There are two ways to be rich: One is by acquiring much, and the other is by desiring little. – Jackie French Collar
Sometimes a stray statement, a position taken by someone, can make you wonder whether we’re shackled by anything more than our own thoughts.
Not, of course, if you’re literally in chains but, assuming you live in a free and democratic society, when it comes to everyday living.
There is a famous photo of Steve Jobs taken in 1982 which shows him living in a sparse, unfurnished space despite already being rich.
Some people see that minimalist streak in Jobs brought to life through Apple products, with their emphasis on design, minimal interfaces and intuitive use.
So, when you hear of someone complaining that they don’t have a desk to work at, what do you think? What does that say about how free they are?
There is a story about Amazon, about when they started and needed desks. But desks were expensive and doors weren’t. So they bought some doors, fitted some legs and used them as desks.
Frugality is still a big thing at Amazon, as are desks made from doors, even though they are now one of the most valuable companies on the planet.
If you’re the kind of person that, when you don’t have a desk, can work anywhere else without complaining then you have what it takes to start and run a business.
If you can think of alternatives, come up with suggestions, sit and work on the floor if you need to, then no one can stop you from getting things done.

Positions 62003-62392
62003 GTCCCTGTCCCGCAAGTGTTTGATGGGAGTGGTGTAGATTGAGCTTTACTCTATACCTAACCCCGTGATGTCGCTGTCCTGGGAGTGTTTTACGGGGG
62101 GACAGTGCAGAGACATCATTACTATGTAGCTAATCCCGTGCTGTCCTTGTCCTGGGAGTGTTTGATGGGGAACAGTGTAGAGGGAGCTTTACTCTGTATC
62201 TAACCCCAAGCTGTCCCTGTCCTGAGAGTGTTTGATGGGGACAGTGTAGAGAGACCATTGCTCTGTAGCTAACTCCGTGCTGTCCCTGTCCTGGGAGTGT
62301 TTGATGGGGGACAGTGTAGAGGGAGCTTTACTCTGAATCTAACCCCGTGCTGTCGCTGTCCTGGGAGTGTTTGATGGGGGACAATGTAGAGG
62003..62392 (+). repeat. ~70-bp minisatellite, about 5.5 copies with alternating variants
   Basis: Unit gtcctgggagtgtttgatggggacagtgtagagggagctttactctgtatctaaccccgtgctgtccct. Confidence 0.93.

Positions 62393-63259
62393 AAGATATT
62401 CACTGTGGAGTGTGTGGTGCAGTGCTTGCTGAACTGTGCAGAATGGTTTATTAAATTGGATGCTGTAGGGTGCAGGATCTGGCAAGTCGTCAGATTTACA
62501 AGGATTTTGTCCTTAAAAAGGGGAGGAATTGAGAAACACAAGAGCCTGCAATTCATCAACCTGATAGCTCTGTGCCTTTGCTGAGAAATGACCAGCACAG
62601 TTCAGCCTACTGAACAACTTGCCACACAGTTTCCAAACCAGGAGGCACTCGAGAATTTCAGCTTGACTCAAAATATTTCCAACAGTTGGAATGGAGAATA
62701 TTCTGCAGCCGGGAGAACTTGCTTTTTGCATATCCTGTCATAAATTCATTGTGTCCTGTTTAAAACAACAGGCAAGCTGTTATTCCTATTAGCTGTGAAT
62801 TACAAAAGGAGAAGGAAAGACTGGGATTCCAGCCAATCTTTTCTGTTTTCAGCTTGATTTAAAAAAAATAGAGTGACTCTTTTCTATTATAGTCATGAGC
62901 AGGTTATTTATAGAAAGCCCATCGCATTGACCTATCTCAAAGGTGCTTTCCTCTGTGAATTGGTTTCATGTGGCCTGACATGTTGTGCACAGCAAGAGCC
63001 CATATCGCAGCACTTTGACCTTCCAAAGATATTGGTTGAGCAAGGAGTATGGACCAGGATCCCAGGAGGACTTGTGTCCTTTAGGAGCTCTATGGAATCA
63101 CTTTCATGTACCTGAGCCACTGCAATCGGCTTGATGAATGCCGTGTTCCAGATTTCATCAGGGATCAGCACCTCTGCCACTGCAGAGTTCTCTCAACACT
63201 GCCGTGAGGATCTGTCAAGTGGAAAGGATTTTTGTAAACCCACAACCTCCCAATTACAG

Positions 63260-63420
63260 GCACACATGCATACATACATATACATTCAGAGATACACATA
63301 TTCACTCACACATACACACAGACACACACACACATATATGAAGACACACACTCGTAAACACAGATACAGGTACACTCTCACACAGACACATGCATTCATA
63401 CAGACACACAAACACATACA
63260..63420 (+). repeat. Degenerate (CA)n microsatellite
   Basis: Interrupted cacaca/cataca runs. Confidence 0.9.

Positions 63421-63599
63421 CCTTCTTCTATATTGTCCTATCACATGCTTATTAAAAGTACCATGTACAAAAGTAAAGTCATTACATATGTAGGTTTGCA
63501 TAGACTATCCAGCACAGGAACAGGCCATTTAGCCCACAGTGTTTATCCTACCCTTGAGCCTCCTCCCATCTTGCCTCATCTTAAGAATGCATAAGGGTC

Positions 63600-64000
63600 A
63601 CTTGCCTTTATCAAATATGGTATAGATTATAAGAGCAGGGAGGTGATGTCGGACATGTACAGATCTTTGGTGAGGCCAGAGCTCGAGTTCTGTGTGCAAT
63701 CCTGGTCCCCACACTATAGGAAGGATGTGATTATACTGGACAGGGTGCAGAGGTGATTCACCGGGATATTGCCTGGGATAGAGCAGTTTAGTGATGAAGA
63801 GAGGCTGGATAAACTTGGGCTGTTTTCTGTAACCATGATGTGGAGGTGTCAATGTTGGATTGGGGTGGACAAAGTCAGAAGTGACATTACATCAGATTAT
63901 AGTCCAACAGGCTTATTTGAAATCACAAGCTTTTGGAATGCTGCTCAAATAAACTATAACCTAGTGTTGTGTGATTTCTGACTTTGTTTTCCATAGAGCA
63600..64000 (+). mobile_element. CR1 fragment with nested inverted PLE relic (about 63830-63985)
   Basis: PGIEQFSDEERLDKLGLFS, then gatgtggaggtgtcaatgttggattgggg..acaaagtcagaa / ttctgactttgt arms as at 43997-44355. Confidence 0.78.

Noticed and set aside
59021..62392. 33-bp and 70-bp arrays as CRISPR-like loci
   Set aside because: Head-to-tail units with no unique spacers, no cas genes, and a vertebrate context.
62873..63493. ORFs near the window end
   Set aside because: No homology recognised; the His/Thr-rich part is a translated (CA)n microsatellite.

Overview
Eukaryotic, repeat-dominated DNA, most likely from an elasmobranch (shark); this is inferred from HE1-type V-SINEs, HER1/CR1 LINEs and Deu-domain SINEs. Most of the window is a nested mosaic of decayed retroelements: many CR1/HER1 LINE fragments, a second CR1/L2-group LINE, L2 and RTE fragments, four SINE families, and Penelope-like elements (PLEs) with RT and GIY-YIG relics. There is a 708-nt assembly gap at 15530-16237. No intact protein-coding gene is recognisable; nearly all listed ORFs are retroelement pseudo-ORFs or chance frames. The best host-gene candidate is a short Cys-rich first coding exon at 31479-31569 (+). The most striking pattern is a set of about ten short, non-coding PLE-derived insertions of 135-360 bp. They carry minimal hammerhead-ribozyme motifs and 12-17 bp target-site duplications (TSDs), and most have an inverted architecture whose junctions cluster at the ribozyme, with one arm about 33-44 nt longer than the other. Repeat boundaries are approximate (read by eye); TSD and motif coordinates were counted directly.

Because much of business is about being resourceful and inventive, about seeing opportunity where others see nothing. About solving problems, big ones and little ones, day after day.
And there are certain principles that are worth remembering when we try and deal with what comes at us every day.
When you’re selling, for example, after a while you’ll realise that most people you meet have pretty much the same questions about what you have to offer.
There’s also little excuse for not doing your homework before you meet someone. There’s so much information that people put out about themselves and their businesses that you can get a good idea of what they are all about before you meet them.
So, if you know what questions they have and have done some homework on who they are then, really, the main thing you need to do is to listen to what their problems are and see if you have a solution.
Your presentation becomes less about you and more about trying to get them to open up and engage with you. You know it’s working when they start asking questions, ideally ones to which you have the answer on the next slide.
There is a difference between this kind of approach and one that tries to tell your prospect everything about you.
It’s like a child with a box of toys, every one of which is special and important to him, so he wants to talk to you about each and every one.
You listen politely, but really, your mind is somewhere else.
But when that child wants something from you, his tactic changes. Now he is laser-focused on that one thing – that one toy and nothing will divert him from it.
What do these different concepts – minimalism, frugality, focus – have to do with anything?
Well, if you can craft a message that shows your prospect just what is important to them, shows them how you make it for them, at the lowest cost possible, and how it solves a problem that they are focused on, how do you think they will respond?
And I wonder whether if you want to be the kind of person that can pare down a message to just what is important, you also need to be the kind of person that can pare down what you have to just what is important.
Because, of the two ways to get rich quoted at the start, the second is the one more likely to set you free.